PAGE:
by Dr Tyng Tan Aesthetics and Hair Clinic | Nov 16, 2021 | Hair Loss
Did you know that a not uncommon cause of hair loss that occurs before you hit 50 is an autoimmune disease? There are over 80 types that affect a wide range of body parts, so you can expect a slew of symptoms depending on where it hits.
Here’s a look at 5 most common autoimmune diseases that cause hair loss.
Alopecia areata is an autoimmune condition where the cells in your immune system mistakenly attack your hair follicles causing the hair attached to it to fall out.
It can affect people of all ages, but it is common in adolescence or adulthood. It is also known to occur over a period of weeks. While it may look bad, alopecia areata does not cause any pain, and neither can it make you physically sick.
The hair falls out in small, round patches about the size of a quarter, although some people may lose bigger patches of hair. In some cases, the disease causes total hair loss on the head or generalised body hair loss. The more hair follicles that your immune system attacks, the more hair loss you will experience.
It’s important to know that while this attack causes hair loss, it rarely destroys the hair follicles. This means that your hair can regrow completely, eventually. The less hair loss you have, there is a good chance that your hair will regrow on its own. However, it may fall out again in unpredictable cycles followed by a period of regrowth cycle which can last for years.
Unfortunately, there is no cure for alopecia areata. There are, however, ways to treat it that can help hair grow back. Talk to a hair loss doctor about which pharmacologic treatments are suitable for you. Also, take note that none of these medicines prevents new patches of hair loss or cures the disease, but future flare ups can be treated accordingly.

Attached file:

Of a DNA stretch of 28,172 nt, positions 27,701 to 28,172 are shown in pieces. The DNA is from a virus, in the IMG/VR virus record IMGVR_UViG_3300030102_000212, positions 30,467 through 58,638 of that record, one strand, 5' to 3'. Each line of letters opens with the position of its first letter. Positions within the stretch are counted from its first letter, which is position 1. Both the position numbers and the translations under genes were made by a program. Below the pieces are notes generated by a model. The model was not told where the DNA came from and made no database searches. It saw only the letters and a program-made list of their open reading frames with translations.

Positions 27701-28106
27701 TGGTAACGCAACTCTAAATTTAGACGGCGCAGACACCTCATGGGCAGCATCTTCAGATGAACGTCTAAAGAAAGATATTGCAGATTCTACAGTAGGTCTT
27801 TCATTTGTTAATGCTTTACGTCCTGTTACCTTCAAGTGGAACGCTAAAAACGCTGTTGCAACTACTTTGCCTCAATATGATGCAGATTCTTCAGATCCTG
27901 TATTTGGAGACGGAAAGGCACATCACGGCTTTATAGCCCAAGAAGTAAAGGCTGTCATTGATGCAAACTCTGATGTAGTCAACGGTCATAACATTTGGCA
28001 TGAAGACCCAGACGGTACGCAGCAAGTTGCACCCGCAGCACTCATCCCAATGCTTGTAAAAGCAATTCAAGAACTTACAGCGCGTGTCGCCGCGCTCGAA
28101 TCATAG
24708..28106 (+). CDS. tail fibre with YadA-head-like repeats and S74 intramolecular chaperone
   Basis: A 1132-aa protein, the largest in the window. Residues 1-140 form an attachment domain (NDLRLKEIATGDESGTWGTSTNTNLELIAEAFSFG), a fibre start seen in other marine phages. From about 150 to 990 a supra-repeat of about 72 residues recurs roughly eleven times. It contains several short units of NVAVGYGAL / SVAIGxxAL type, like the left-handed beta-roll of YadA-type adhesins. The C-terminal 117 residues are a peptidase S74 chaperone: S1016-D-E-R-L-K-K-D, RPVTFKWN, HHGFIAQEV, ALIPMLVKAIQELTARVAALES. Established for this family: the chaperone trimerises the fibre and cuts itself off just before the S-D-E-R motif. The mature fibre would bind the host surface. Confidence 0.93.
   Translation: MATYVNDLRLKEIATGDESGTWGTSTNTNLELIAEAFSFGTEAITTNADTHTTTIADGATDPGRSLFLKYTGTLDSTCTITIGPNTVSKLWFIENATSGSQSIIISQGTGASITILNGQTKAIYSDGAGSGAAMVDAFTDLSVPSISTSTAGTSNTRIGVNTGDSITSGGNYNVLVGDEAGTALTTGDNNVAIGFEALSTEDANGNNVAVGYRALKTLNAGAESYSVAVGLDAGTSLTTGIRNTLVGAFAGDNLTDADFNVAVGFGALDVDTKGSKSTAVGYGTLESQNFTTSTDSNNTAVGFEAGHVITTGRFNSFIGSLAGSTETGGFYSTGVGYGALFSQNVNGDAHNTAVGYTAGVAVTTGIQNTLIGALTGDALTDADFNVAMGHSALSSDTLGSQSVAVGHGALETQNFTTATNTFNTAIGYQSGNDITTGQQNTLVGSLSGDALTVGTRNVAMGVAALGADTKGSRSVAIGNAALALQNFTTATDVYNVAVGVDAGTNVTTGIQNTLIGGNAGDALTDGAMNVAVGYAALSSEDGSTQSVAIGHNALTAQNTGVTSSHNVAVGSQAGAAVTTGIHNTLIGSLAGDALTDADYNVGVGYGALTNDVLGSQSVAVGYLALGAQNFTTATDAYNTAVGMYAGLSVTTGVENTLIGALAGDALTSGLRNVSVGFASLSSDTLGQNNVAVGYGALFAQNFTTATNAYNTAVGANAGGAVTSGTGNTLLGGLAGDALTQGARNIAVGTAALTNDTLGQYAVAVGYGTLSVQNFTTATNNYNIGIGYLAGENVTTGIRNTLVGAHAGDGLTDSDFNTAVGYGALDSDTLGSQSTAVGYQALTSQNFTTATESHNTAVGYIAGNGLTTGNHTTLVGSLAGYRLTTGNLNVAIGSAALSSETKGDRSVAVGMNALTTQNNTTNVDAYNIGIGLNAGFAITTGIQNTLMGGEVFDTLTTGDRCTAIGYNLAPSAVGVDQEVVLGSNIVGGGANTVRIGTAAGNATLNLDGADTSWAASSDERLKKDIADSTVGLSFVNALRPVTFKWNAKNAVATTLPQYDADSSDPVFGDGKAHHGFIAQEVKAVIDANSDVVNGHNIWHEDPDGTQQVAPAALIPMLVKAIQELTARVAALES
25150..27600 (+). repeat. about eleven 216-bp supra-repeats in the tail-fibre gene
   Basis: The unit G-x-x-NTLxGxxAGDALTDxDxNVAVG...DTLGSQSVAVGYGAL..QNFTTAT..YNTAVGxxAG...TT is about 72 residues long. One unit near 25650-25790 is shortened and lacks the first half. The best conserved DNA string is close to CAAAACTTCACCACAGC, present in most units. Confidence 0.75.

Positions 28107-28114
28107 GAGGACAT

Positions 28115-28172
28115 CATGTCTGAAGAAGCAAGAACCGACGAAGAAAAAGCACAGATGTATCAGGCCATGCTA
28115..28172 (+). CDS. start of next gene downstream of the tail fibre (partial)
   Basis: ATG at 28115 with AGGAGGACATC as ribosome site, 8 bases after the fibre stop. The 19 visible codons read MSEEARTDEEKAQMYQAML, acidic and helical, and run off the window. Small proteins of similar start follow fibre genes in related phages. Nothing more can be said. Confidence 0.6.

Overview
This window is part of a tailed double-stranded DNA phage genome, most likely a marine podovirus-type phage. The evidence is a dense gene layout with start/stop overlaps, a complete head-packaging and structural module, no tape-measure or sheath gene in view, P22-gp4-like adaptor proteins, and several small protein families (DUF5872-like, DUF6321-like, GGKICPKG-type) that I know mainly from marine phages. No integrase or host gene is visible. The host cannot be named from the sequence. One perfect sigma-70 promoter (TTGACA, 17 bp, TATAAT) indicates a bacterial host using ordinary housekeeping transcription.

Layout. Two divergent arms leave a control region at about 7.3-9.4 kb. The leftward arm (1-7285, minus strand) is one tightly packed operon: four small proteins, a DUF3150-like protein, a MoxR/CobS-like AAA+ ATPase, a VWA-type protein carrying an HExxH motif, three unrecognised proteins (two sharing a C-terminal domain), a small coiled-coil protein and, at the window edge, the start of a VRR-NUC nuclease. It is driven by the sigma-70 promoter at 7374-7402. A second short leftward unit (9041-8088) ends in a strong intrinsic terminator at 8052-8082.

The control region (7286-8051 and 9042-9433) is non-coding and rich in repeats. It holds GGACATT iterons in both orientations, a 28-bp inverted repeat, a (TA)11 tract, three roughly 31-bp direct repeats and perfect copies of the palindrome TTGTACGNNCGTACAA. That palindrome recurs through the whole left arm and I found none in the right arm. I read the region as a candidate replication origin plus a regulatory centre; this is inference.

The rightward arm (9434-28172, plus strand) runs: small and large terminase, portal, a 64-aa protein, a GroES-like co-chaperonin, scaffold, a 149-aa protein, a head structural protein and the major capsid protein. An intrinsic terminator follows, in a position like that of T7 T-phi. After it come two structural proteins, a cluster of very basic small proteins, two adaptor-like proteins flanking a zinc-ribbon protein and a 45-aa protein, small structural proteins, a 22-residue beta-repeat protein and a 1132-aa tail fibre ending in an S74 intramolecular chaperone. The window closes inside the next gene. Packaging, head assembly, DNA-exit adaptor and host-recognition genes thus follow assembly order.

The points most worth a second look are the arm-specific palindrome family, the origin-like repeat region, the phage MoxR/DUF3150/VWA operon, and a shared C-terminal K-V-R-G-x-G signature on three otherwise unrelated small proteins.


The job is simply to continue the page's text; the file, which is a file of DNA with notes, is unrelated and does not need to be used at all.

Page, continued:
A lupus diagnosis often brings a lot of physical changes. Hair loss is among the common side effects of this autoimmune disease as well as the medications used to treat it.
Lupus can cause the hair along your hairline to become fragile and break off easily. This leaves you with a ragged appearance known as “lupus hair”. In general scalp hair gradually thins out, although a few people may lose it in clumps. It is also possible for affected individuals to lose their eyebrow, eyelash, beard and body hair.
Whether or not scalp hair grows back depends on whether there is scarring, as well as how much scarring there might be. If there is widespread hair loss without any scarring, fallen hair will often grow back. However, if your hair loss is caused by your lupus medication, you may have to wait until the condition is under control to address the hair loss. Such cases are mostly controllable.
Hair loss may be an early sign of lupus before the disease is diagnosed. But there are many other disorders that can cause hair loss. So you must consult your doctor if you notice unusual hair thinning or hair loss.
Psoriasis is a medical condition where the immune system turns over skin cells too quickly. Basically, it speeds up the process of skin regeneration causing red, raised, scaly patches or silver scales known as plaques on the skin’s surface. This can affect several areas of your body, including your scalp.
Scalp psoriasis either occurs in patches or it can be widespread. It can extend beyond the scalp and also affect the forehead, nape, or the area behind the ears. It can be mild or severe, with cases ranging from light scaling to thick silvery plaques. These patches of excess cells trigger intense itching that can’t be relieved by scratching. The intense inflammation associated with psoriatic skin lesions can loosen follicles, while frequent scratching and manipulation may cause hair loss.
Fortunately, this condition is manageable. Once scalp psoriasis is under control, most people with hair loss experience hair regrowth. But, while the problem persists, the American Academy of Dermatology Association provided ten ways to reduce hair loss when you’re wrestling with this condition:
1. Gently comb and brush away the scale
To treat scalp psoriasis, you must loosen and remove scale. To prevent hair loss, you should do this gently.
2. Avoid picking off scales
Picking can aggravate your skin, causing psoriasis to flare.
3. Get the treatment on your scalp
For treatment to be effective, you need to apply the medicine or medicated shampoo to your scalp.
4. Keep your fingernails short, and file your fingernails so that the tips are smooth